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Bale Chopper Mounts On Skid Steer
Brian Cope, Columbiana, Ohio, always thought the gasoline engine on his bale chopper was a fire hazard. After all, he used the Dynavent machine both to chop hay to feed his dairy cattle and to spread straw and recycled newspaper bedding in the freestall barn. Although shielded, the engine got pretty hot.
  The chopper originally mounted on a 4-wheel handcart, with swivel wheels on the back. It was a pretty good load to move around by hand.
  When he bought a Deere 240 skid steer loader last year, he decided to do away with the engine and make the chopper more mobile at the same time.
  "The loader has auxiliary hydraulic outlets and enough pump and reservoir capacity to run a hydraulic motor," he explains. "I had an old hydraulic motor we'd once used on a difficult auger, so we decided to use that to power the chopper."
  Cope started his conversion by removing the handles from the chopper cart and attaching a universal skid steer mounting plate, made from steel scrap he had around the shop. He left the wheels on so he can still move the cart around by hand if he needs to.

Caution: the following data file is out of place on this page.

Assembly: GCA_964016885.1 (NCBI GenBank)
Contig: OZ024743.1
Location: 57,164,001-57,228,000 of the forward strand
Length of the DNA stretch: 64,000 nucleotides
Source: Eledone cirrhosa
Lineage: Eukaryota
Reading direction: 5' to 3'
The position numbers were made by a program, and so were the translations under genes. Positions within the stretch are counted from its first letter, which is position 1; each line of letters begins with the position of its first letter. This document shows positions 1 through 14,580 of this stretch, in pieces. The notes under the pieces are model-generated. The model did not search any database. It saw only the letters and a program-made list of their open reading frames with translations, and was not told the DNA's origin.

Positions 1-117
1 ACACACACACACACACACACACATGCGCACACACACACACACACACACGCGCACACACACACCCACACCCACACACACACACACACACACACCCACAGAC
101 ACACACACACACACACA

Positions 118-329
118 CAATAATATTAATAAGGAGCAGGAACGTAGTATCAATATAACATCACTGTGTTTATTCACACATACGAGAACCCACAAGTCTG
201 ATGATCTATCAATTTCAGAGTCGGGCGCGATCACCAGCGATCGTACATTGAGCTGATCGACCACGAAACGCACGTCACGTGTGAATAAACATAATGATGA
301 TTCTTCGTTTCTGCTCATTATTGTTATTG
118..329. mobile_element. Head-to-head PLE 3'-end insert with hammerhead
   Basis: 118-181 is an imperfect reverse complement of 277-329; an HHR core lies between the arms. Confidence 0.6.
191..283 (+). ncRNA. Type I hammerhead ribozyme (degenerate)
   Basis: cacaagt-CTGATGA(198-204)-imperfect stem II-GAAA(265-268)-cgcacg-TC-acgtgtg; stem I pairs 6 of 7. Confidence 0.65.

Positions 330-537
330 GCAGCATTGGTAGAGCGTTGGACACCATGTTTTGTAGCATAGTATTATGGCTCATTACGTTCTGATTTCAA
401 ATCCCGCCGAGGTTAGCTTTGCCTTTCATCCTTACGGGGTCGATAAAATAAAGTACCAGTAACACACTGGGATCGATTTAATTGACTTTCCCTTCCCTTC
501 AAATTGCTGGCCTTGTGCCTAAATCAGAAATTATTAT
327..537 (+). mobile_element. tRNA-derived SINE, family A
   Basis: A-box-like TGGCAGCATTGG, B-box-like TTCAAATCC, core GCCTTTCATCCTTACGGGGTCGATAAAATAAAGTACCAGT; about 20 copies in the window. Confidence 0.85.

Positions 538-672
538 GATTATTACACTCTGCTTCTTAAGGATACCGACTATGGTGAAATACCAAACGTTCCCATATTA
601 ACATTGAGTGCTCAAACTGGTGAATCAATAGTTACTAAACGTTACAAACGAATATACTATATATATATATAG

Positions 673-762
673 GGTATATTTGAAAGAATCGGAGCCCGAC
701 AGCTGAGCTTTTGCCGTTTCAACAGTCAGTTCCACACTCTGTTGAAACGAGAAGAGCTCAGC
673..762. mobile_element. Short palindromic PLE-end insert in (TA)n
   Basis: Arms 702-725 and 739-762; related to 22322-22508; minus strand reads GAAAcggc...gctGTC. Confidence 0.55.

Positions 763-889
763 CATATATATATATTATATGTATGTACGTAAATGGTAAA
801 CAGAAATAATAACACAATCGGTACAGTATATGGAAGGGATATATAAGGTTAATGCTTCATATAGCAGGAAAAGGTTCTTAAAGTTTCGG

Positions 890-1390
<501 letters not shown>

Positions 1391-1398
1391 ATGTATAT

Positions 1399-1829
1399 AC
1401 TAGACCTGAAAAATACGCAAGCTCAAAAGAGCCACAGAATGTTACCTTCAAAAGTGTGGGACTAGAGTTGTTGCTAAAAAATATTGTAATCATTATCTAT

Then he replaced the 11 hp Honda engine with the hydraulic motor. "I had to replace the pulley on the chopper shaft and put a different sized one on the hydraulic motor, too, in order to get the chopper and the rotating hopper on the top that feeds the bales in to both run at the right speeds," he says. "It took some experimenting to get them sized right, but that was probably the most difficult part of changing it over."
  He says the original engine had a 4-in. pulley on it, driving a similar sized pulley on the chopper. "I ended up with a 5-in. pulley on the hydraulic motor, driving a 3-in. pulley on the chopper," he says. "It had had double V-belts and I went with single pulleys and one belt. If I were doing it over, I might go back to two belts. I use a lot of newspaper and it can be hard to chop. The single belt slips a little once in awhile, but so far it hasn't caused any real problems."
  With the chopper mounted on the front of the skid loader, he can load in a bundle of paper or bale of straw and drive through the freestall barn, blowing bedding into the stalls as he goes. It's much faster and easier to use this way than when we had to move the chopper by hand," he says.
  Cope says the conversion was a weekend project. "It didn't take a lot of time to do. If I'd had to buy a used hydraulic motor for it, it might have cost $100 or so," he says. "Since we used scraps and parts we had on hand, it didn't really cost anything."
  Contact: FARM SHOW Followup, Brian Cope, Spring Haven Jerseys, 2625 Camelot Drive, Columbiana, Ohio 44408 (ph 330 482-3143; E-mail: copesspringhaven@aol.com).

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2002 - Volume #26, Issue #3